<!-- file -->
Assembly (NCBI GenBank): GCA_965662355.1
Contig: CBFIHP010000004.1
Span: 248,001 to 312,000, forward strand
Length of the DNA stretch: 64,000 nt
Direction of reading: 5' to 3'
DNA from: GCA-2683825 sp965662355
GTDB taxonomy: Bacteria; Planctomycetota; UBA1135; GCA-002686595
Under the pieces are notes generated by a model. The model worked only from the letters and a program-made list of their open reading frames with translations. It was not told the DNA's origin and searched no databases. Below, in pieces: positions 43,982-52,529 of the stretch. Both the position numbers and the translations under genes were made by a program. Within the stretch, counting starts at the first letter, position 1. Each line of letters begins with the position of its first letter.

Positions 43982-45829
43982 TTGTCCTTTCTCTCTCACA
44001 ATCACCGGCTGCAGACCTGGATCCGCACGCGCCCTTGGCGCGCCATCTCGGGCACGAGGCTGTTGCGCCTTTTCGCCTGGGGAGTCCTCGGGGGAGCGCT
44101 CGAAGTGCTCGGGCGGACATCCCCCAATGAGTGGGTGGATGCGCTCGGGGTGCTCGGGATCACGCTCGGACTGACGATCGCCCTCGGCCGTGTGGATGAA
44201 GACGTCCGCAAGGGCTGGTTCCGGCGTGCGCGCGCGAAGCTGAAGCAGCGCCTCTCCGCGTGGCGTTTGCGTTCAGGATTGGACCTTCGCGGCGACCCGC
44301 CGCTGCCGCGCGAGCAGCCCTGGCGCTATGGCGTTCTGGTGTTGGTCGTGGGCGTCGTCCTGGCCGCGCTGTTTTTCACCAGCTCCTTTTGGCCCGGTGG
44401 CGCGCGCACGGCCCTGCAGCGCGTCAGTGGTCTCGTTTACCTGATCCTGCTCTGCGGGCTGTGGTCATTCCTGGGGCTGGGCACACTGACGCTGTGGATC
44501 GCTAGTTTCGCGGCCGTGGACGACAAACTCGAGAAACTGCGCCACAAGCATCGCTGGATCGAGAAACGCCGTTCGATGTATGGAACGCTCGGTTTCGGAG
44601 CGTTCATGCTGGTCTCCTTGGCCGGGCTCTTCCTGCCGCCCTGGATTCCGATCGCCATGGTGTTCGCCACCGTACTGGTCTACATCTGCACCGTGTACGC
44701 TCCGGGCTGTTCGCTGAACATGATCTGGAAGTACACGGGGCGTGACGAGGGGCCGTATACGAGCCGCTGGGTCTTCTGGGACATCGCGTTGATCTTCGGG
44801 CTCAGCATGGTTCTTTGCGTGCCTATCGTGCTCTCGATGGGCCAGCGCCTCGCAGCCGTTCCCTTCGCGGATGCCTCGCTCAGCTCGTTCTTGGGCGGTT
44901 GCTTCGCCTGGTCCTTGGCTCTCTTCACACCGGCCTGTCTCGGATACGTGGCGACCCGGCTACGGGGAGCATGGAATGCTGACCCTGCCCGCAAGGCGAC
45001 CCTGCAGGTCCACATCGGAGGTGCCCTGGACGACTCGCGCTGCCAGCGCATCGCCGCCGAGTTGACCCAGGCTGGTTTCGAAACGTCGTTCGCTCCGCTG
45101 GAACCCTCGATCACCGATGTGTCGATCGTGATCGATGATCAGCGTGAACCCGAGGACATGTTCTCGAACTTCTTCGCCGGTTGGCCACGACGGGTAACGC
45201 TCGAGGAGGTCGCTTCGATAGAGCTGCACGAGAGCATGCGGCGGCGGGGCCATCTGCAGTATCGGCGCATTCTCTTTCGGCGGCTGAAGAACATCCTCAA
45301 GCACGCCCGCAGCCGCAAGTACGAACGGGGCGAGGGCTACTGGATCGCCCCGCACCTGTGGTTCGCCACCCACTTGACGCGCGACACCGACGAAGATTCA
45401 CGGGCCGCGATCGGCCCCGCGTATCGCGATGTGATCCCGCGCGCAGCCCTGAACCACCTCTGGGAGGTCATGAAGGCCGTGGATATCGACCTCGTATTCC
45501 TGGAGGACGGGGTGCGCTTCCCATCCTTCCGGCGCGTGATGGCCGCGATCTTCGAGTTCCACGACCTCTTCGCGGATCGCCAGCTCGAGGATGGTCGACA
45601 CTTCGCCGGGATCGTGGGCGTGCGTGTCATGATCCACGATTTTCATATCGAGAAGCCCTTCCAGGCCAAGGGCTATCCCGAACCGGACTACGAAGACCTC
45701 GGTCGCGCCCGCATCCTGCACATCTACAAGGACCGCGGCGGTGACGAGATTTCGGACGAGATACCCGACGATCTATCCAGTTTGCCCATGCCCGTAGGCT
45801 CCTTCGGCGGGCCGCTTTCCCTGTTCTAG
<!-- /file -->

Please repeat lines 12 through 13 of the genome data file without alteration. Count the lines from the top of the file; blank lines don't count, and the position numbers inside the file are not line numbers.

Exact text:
44101 CGAAGTGCTCGGGCGGACATCCCCCAATGAGTGGGTGGATGCGCTCGGGGTGCTCGGGATCACGCTCGGACTGACGATCGCCCTCGGCCGTGTGGATGAA
44201 GACGTCCGCAAGGGCTGGTTCCGGCGTGCGCGCGCGAAGCTGAAGCAGCGCCTCTCCGCGTGGCGTTTGCGTTCAGGATTGGACCTTCGCGGCGACCCGC